This situation is referred to as “dual entitlement” to benefits. In this article, we’ll dive into calculating spousal benefits with dual entitlement so you’ll be able to accurately plan the amount of benefits you can expect to receive.
Every month, the Social Security Administration keeps millions of dollars’ worth of benefit payments that have been rightfully earned by individuals with work histories that should entitle them to receive that money.
For most of us, taking anything that doesn’t belong to you is considered theft. Theft is a crime, and there are a lot of people who are paying the price for committing such a crime right now.
Maybe their crime was egregious as armed robbery. Perhaps they engaged in some less-physically violent form of theft, like embezzlement or even tax evasion (which is pretty ironic considering what I’m about to tell you).
Either way, it’s all considered a crime of theft and such actions land normal folks like you and me in prison.
But the Social Security Administration? It sure does seem as if they don’t follow the same rules that we do.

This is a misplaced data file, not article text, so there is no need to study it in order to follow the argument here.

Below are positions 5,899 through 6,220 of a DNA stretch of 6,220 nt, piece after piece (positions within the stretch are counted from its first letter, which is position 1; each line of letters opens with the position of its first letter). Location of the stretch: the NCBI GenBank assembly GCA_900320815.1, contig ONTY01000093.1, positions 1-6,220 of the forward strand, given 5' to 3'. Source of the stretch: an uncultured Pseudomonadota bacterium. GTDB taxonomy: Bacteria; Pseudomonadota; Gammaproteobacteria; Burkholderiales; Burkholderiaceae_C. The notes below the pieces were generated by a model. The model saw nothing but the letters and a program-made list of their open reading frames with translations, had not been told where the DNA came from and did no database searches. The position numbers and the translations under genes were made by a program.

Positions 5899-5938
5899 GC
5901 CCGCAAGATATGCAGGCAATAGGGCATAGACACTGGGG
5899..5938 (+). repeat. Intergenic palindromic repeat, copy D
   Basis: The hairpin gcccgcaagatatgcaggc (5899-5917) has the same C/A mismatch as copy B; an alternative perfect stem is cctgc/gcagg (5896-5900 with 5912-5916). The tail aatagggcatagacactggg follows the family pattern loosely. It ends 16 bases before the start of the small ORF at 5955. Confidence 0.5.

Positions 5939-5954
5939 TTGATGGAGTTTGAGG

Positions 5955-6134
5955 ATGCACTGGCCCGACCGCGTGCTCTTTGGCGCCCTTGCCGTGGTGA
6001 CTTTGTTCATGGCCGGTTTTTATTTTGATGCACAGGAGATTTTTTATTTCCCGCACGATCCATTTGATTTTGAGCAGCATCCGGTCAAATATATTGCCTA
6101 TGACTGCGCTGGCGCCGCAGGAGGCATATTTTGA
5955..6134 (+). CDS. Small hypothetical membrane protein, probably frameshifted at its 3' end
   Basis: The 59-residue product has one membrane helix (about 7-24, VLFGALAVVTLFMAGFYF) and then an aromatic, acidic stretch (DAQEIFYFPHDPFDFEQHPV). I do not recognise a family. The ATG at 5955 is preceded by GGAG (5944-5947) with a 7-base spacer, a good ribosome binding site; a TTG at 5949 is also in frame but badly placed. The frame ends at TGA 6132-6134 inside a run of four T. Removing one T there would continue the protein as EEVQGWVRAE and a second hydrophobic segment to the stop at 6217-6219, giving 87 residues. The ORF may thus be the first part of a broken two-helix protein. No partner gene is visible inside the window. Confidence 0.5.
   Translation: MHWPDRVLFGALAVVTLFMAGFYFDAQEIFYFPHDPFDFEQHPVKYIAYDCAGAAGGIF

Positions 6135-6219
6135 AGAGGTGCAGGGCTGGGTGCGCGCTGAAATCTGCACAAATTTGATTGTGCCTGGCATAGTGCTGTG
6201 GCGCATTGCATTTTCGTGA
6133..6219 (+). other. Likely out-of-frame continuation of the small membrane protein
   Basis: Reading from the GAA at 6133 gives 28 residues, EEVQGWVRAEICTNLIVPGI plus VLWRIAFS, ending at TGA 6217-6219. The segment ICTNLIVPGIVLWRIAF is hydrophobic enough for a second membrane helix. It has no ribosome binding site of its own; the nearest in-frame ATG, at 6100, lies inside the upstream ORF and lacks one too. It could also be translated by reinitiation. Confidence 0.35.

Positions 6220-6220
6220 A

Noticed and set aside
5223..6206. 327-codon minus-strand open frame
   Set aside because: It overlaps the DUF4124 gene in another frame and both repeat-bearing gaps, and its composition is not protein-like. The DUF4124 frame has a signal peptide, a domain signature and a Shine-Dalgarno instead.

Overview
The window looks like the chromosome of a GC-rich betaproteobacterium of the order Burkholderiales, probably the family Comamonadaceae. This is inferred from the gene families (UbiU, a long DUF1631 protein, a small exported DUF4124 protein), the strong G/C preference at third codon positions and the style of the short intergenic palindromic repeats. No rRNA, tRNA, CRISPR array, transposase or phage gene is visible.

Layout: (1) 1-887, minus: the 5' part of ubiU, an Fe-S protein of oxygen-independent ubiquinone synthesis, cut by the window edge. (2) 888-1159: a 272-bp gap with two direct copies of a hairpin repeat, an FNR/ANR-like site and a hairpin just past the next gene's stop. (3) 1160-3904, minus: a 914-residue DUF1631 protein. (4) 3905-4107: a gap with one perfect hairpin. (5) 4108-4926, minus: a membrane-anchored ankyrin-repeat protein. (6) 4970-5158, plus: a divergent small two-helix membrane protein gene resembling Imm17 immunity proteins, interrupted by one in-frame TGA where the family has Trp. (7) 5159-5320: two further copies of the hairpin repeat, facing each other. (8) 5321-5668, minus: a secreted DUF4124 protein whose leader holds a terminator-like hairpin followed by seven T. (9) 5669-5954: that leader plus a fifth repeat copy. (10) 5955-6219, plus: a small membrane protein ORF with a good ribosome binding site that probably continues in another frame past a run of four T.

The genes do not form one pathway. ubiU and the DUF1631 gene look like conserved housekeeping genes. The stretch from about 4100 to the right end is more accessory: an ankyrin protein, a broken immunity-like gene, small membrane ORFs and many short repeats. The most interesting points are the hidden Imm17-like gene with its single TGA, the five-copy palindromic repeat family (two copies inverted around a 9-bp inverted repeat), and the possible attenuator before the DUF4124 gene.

In fact, they engage in theft on a daily basis! Social Security steals so much that when you add it all up, they steal more than $378 million dollars every year.
And if you receive Social Security benefits, or will in the future, this impacts you.
Trying to decide the best age to file for Social Security Benefits? Using a break even Calculator for Social Security can give you some important data to help you make the right decision for you.
A break even Calculator for Social Security can help you understand which filing age will net you the highest total payments from Social Security over your lifetime.
At face value, using these calculations seems like a logical approach to making the filing decision. But it’s just one step in the process, as this is a complex situation with more data points to consider. Break even age is an important consideration, but that information alone cannot be the deciding factor when choosing the best filing age.
It is, however, a great starting point, so in this article we’ll aim to make sure you walk away with an understanding of the following:
Who should use a break even calculator for Social Security
The problem with the calculators available today that you need to bear in mind
How to access our one-of-a-kind Social Security Break Even Calculator (for FREE)